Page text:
There has been a lot of news recently about outbreaks of diseases such as measles, mumps, and whooping cough (pertussis) around the country. This has renewed the public debate about vaccinations.
Vaccines are one of the most important methods we have to prevent diseases. Vaccines are made by reproducing inert particles of diseases or by inactivating whole viruses or bacteria.
In order to protect the population from a disease, at least 90% of people must be vaccinated. This is called herd immunity. Herd immunity protects people who cannot be vaccinated, such as newborns and chemotherapy patients. However, if herd immunity is lost due to lack of adequate vaccination levels, then even vaccinated people can get sick. So the take home message is: if everyone who can be vaccinated is, we are all protected. If they don’t, then the whole community is at risk.
This is illustrated by the current outbreak of measles in the US, which was previously declared eradicated in 2000. In 2014, there were 668 cases of measles, the most by far in recent history. Three of those cases were in neighboring NY State. So far in 2015, there have already been 159 documented cases of measles across the country. Outbreaks like this one tend to occur when unvaccinated people from other countries travel to the US, and then spread it to pockets of unvaccinated Americans.
This is a huge concern for Vermonters, as we have one of the lowest rates of measles vaccinations in the country. According to the CDC annual vaccination report, Vermont was the second worst state in the nation for unvaccinated kindergarteners for the 2012-13 school year.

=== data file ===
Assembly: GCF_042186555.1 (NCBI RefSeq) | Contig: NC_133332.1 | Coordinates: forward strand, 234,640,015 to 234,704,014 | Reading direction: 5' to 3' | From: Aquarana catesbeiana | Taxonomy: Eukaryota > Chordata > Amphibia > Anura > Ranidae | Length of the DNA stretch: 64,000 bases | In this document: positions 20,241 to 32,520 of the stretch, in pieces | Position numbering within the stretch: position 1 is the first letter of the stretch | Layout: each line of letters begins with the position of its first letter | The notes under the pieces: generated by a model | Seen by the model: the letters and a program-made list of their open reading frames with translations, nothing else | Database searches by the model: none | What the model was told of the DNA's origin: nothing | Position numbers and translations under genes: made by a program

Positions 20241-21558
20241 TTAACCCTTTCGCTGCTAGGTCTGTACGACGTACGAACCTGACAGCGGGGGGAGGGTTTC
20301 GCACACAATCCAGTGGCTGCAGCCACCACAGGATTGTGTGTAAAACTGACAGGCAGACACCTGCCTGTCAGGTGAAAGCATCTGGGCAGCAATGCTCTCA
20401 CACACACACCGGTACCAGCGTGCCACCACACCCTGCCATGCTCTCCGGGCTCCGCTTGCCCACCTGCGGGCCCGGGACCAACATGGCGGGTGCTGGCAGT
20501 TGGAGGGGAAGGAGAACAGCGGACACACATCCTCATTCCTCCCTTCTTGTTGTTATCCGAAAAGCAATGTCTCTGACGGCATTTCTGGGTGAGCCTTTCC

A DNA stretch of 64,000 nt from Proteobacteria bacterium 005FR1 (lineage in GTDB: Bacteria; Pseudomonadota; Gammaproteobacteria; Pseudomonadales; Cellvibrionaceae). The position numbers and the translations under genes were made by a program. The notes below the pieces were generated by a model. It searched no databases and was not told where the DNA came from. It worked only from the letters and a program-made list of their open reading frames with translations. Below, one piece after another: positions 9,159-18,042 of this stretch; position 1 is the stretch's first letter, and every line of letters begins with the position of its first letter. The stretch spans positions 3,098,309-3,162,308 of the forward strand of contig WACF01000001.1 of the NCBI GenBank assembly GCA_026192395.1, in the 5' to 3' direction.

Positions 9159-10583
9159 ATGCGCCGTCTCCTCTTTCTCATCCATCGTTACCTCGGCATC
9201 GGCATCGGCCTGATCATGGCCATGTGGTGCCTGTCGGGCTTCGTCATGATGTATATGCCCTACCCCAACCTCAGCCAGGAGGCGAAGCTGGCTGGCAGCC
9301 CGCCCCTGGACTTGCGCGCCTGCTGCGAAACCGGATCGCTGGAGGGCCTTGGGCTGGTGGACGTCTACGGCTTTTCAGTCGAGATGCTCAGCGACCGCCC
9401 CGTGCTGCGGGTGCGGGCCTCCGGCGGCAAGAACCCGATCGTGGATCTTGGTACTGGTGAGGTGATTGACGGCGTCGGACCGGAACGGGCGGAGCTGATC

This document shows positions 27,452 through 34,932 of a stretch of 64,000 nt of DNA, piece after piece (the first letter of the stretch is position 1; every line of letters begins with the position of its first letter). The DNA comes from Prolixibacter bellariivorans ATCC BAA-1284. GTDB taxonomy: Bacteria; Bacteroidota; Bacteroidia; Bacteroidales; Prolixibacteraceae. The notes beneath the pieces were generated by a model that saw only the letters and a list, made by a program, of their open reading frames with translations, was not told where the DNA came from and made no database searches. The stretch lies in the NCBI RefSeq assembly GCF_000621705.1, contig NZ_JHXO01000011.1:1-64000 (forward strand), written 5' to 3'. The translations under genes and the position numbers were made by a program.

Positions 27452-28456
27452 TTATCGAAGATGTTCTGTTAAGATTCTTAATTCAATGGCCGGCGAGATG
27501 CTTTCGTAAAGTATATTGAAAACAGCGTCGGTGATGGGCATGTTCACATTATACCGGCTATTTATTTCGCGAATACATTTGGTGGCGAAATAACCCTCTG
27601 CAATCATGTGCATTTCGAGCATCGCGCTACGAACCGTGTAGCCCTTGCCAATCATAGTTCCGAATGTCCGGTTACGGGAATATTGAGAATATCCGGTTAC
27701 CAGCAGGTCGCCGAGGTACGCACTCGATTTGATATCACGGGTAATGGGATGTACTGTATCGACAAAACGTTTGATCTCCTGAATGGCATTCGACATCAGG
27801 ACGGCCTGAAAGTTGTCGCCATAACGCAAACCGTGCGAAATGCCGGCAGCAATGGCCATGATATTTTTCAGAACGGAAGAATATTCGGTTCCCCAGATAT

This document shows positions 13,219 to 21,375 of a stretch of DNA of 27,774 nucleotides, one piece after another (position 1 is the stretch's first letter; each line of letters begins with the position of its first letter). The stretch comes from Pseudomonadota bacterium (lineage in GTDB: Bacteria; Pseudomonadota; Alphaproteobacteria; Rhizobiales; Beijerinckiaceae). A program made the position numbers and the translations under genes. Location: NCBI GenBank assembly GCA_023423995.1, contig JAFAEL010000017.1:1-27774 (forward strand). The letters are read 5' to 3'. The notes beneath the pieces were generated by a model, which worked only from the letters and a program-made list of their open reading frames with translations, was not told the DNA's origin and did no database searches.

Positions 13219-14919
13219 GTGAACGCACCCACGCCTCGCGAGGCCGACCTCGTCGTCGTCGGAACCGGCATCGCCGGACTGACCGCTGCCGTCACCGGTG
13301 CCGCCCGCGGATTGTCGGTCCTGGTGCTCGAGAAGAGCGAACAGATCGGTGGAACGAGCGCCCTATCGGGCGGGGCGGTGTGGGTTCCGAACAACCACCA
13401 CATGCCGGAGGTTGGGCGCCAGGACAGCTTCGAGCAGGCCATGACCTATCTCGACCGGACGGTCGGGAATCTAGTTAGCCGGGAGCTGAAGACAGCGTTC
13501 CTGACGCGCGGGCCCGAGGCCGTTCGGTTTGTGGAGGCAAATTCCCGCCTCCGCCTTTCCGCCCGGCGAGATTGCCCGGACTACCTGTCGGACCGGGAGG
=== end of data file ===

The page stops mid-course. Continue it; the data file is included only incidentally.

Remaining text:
Despite this, many parents still have real concerns about the safety of vaccines. There are rare risks to all vaccines, which include allergic reactions and immune reactions like Guillain-Barre Syndrome. While these reactions are concerning, the statistical chance of any of them occurring is far less than the risk of being harmed by the disease the vaccine protects us against. If this were not the case, we would never vaccinate people.
The most widely publicized concern is that the measles-mumps-rubella vaccine causes autism. This misinformation came from a 1998 British Medical Journal article by an unethical doctor who based his data, which he later admitted to falsifying, on just twelve patients. He has since recanted his position and lost his medical license, but not before severe damage has been done, requiring numerous studies totaling many thousands of patients to disprove his work. As a result of this medical fraud, the MMR vaccine rates across the developed world dropped significantly. Interestingly, the rates of measles cases in the US have risen in recent years, shortly after the decline in vaccination rates.
The other common concern is in regards to thimerosal, a mercury containing preservative in some vaccines. This has since been removed from almost all US vaccines, but has also subsequently been proven to be of no harm, as the chemical form of the mercury in thimerosal is inert.
In summary, vaccines are safe and overwhelmingly beneficial to our health. I would encourage anyone with questions to talk to his/her doctor to get the facts. Don’t let misinformation on the internet be the reason you or your child is harmed or killed by a preventable illness.